Small talk can be a big problem.
You want to be friendly and polite, but just can’t think of a thing to say.
Comment on a topic common to both of you at the moment
Venue, the food, the occasion, the weather.
“How do you know our host?”
“What brings you to this event?”
But keep it on the positive side! Unless you can be hilariously funny, the first time you come in contact with a person isn’t a good time to complain.
Comment on a topic of general interest
A friend scans Google News right before he goes anywhere where he needs to make small talk, so he bring up some interesting news item.
Ask a question that people can answer as they please
My favorite question is: “What’s keeping you busy these days?”
It’s useful because it allows people to choose their focus (work, volunteer, family, or a hobby).
Also, it’s helpful if you ought to remember what the person does for a living, but can’t remember.
Ask open questions that can’t be answered with a single word
If you do ask a question that can be answered in a single word, instead of just supplying your own information in response, ask a follow-up question.
For example, if you ask, “Where are you from?” an interesting follow-up question might be, “What would your life be like if you still lived there?”
Ask getting-to-know-you questions
“What internet sites do you visit regularly?”
“What vacation spot would you recommend?”
These questions often reveal a hidden passion, which can make for great conversation.
Ask people about their good and bad habits, and their answers are inevitably fascinating. Plus people enjoy talking about their habits.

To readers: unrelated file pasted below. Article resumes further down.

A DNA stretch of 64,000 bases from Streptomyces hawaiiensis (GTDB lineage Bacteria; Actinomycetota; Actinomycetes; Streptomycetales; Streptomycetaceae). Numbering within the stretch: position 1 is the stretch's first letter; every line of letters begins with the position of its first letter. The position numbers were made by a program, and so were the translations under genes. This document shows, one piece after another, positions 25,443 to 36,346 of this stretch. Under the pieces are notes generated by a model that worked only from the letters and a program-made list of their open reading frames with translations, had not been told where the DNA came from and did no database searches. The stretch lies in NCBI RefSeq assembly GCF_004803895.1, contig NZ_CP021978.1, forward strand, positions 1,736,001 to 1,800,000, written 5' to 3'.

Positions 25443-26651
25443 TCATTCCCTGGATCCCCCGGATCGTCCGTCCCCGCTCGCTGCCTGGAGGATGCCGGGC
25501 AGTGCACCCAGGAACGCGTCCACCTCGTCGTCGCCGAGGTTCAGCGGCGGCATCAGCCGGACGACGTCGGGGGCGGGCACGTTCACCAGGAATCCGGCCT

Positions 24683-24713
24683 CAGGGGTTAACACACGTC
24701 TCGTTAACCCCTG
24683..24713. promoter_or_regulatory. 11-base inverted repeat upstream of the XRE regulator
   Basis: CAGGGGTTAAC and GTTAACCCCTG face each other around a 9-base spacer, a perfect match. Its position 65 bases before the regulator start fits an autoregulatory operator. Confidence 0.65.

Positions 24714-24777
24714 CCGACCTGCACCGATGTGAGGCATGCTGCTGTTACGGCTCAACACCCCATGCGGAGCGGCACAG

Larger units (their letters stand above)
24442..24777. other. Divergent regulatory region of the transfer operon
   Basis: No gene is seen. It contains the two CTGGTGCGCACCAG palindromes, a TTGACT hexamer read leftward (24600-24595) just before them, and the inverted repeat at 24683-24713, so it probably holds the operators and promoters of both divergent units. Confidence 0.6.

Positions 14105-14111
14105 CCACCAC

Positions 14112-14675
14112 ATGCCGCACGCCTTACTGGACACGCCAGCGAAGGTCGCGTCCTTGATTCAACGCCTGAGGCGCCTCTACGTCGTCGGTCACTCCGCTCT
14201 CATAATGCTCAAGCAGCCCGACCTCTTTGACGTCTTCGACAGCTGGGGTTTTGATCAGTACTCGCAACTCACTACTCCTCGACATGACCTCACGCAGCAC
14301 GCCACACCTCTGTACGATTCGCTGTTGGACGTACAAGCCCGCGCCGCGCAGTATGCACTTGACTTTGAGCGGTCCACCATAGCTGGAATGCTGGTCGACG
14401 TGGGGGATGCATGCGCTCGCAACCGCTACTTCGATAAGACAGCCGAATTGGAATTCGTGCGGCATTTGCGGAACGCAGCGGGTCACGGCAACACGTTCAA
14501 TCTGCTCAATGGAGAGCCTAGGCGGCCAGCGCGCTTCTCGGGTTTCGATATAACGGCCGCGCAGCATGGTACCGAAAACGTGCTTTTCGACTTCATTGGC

React to what a person says in the spirit in which that that comment was offered.
If she/he makes a joke, even if it’s not very funny, try to laugh.
If she/he offers some surprising information (“Did you know that the Harry Potter series have sold more than 450 million copies?”), react with surprise.
Be slightly inappropriate
You can’t use this strategy, yourself, because you don’t have the necessary gumption, but your spouse is a master. Over and over, you hear her/him ask a question that seems slightly too prying, or too cheeky, and you feel an annoyance, but then you see that the person to whom she/he is talking isn’t offended–if anything, that person seems intrigued and flattered by her/his interest.
Watch out for the Oppositional Conversational Style.
A person with oppositional conversational style is a person who, in conversation, disagrees with and corrects whatever others say. If you practice this style of conversation, beware: other people often find it deeply annoying.
Follow someone’s conversational lead
If someone obviously drops in a reference to a subject, pick up on that thread.
For instance, I remember talking to a guy who was obviously dying to talk about the time that he’d lived in Vietnam, and I just would not cooperate. Why not? I should’ve been thrilled to find a good subject for discussion.
Along the same lines, counter-intuitively, don’t try to talk about your favorite topic
Because you’ll be tempted to talk too much. This is a strategy that often fails to follow, but you should follow it. You’ll get preoccupied with a topic — such as happiness or habits — and want to talk about it all the time, with everyone you meet, and you have a lot to say.
How about you? Have you found any good strategies for making polite chit-chat? Let us know. At Pathfinders, we are interested to share with others on Elevator talk – useful for introductions, during networking sessions, braking the ice, etc.
Suresh Shah, M.D., Pathfinders Enterprise